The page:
41% risk food poisoning from eating foods after ‘use-by’ date

June 8, 2009. 41% of Northern Ireland’s over 60s put their health at risk by not checking the ‘use by’ date on food labels according to a survey(1) released today by safefood and the Food Standards Agency Northern Ireland (FSANI). The survey marks the start of National Food Safety Week which runs from 15th to 21st June 2009.

As the number of cases of Listeria has increased recently within this age group, the aim of this year’s National Food Safety Week is to remind people about good food hygiene and the correct methods for storing and handling food at home.

The survey also revealed that 59% of people reported eating perishable foods two days or more past their ‘use-by’ date, which can lead to food poisoning. The ‘use-by’ date is the date that food can be used up to, provided it has been stored as described on the label. The ‘use-by’ date is not to be confused with the ‘best before’ date which provides an indication of the quality of the food. It is okay to eat food after a ‘best before’ date but NEVER after a ‘use-by’ date.

Commenting on the survey results, Dr. David McCleery safefood said “Older people are more susceptible to certain types of food poisoning than they would have been when they were younger.  We would remind them to read and observe ‘use by’ dates on food labels and make sure their fridges are kept cool enough, 5°C or less.  These simple but effective changes could make a big difference in reducing the risk of food poisoning”.

Kathryn Baker, Food Standards Agency Northern Ireland said “National Food Safety Week gives us a great opportunity to highlight practical steps people can take in order to reduce the risk of illnesses such as Listeria. Listeria can be very serious and almost all people who get food poisoning from this bug end up in hospital. Over 60s are particularly at risk, the number of cases of Listeria in this age group has more than doubled in the UK since 2000, and so our campaign focuses on food hygiene advice for this particular group of people.”

The report also highlighted that 53% of those surveyed did not know the correct temperature for their fridge and of those who claimed they knew; 20% were incorrect.  Keeping fridges at 5°C or less by using a fridge thermometer can also help with minimising the risk of food poisoning in the home. 

A Bingo game called “Beat the Bingo Bug!” has been developed for use with older people’s groups that get together socially and is a fun way of highlighting the importance of food hygiene. The game will be sent to these groups across Northern Ireland with the help of district councils and organisations such as Age Concern Help the Aged NI for playing during National Food Safety Week.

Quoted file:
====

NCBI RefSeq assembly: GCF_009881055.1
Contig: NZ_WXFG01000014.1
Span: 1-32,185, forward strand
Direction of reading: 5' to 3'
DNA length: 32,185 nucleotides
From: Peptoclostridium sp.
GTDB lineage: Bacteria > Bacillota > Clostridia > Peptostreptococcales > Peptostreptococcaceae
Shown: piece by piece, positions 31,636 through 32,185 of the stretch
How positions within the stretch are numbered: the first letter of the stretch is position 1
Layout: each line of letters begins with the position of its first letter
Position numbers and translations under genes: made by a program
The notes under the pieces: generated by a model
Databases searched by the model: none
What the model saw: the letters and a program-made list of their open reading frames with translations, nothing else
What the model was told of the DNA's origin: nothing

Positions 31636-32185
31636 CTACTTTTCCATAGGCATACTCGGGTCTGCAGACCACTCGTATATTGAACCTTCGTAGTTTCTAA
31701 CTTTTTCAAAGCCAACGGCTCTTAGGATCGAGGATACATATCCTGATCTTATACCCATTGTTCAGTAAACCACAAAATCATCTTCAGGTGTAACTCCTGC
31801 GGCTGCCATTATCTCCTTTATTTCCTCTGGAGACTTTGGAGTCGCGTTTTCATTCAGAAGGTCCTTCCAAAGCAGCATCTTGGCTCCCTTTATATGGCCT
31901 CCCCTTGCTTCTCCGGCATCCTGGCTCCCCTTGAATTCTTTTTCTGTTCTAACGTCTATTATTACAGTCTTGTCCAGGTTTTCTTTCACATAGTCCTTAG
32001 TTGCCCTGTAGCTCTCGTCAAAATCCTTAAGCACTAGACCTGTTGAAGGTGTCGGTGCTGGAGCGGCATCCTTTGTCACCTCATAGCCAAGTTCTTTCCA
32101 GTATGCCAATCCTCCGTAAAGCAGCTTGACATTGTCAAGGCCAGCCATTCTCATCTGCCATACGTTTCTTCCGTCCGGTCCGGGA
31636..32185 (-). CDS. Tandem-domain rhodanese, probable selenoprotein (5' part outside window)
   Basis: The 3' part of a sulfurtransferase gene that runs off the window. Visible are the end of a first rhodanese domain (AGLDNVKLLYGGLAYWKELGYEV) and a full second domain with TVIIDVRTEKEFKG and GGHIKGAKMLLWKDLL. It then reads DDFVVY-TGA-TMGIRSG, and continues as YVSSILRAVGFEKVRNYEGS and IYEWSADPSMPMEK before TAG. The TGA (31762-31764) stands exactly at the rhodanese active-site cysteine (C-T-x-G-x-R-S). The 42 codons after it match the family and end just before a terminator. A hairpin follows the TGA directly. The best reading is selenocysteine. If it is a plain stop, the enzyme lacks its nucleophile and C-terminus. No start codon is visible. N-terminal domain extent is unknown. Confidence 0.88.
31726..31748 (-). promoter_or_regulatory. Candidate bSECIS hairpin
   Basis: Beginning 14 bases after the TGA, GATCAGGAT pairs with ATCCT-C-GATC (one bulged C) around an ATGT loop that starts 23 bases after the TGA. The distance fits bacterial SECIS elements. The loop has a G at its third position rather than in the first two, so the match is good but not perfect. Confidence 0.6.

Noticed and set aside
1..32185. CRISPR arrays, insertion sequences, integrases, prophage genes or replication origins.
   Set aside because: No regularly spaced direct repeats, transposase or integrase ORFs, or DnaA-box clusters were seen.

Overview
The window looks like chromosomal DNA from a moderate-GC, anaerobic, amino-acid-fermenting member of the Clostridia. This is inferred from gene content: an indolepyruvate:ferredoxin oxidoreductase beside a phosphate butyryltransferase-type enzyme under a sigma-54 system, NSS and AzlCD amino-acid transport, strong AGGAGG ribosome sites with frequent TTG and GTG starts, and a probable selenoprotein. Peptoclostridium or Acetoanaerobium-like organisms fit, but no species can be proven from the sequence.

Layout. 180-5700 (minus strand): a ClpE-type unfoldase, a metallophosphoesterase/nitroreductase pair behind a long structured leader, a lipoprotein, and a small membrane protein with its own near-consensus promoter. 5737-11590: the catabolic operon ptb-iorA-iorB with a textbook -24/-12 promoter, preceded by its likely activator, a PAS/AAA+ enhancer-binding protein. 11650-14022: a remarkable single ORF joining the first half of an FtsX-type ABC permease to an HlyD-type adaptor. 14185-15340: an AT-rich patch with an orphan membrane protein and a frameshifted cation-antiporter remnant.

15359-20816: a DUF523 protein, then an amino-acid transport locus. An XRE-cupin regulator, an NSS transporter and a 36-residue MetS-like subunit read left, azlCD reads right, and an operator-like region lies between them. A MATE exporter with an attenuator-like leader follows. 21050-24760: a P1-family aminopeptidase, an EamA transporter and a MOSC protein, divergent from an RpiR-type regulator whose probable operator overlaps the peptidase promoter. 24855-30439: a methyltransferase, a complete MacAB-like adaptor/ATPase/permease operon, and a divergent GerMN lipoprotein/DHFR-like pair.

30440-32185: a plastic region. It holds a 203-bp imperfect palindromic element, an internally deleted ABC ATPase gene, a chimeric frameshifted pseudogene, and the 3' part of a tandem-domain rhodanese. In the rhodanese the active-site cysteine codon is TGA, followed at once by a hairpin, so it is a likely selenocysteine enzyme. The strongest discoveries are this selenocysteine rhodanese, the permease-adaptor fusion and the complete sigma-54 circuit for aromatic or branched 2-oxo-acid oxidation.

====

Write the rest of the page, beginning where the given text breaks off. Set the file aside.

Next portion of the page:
The game features food hygiene messages such as “Don’t miss that date” and “Chill out” instead of calling out bingo numbers, which players then match on their Bingo cards. There are five themes to the game; choosing food, cooking, chilling, cleaning and preventing cross contamination of germs.

Working in partnership with the 26 councils, the National Food Safety Week campaign in Northern Ireland is co-funded by FSANI and safefood.

For more information about National Food Safety Week please contact the safefood helpline on 0800 085 1683 or email info@safefood.eu or the Food Standards Agency Northern Ireland on 028 90417700 or email infofsani@foodstandards.gsi.gov.uk.

The "Beat the Bingo Bug" pack can be downloaded by clicking on the links below:

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For further information please contact

Kathy Doyle, Account Manager Smarts
Telephone: 028 9039 5509 or Email: kathy.doyle@smarts.co.uk

Editor’s Notes

(1) The survey was conducted across all twenty six council areas in Northern Ireland, over a two week period (April 24th – May 8th 2009), with a total sample size of seven hundred and eighty.

  • Beat the Bingo Bug! is a bingo game which delivers food hygiene messages in a social setting through existing groups that meet regularly. The game was piloted by Age Concern and Help the Aged NI in their Belfast, Armagh and city of Derry centres.
  • Other organisations distributing the game include Engage with Age; Voluntary Service Bureau; Ally Foyle; Roe Valley; Sperrin Lakeland & Caring Services; Newry & Mourne Consortium; and Northern Ireland Housing Associations.
  • There has been a rise in the reported cases of the foodborne illness, Listeria, in recent years in the over 60s age group. Listeria is bug that can cause an illness like the flu. It can be dangerous for a number of groups including the elderly, pregnant women, unborn babies and new babies. A person with a Listeria infection can have symptoms such as fever, tiredness and headache. Because the symptoms are sometimes mild, you might not know you have it. Listeria can live in meat, milk, butter, cream, yogurt and vegetables. Food that is not cooked, such as salads or food from the fridge can also have Listeria in it.    

Research Findings

  • 41% of respondents reported eating perishable foods after their “use-by” date. A further 58% of this sample reported eating perishable foods that were two days or more past their ‘use-by’ date.
  • 20% of those surveyed admitted that not knowing the difference between a “use-by” and “best-before” date. Of those who thought they knew, 30% answered incorrectly.
  • 53% of consumers did not know the correct temperature for their fridge. Of those who claimed they knew; 20% were incorrect.
  • 71% respondents do not keep a thermometer in their fridge.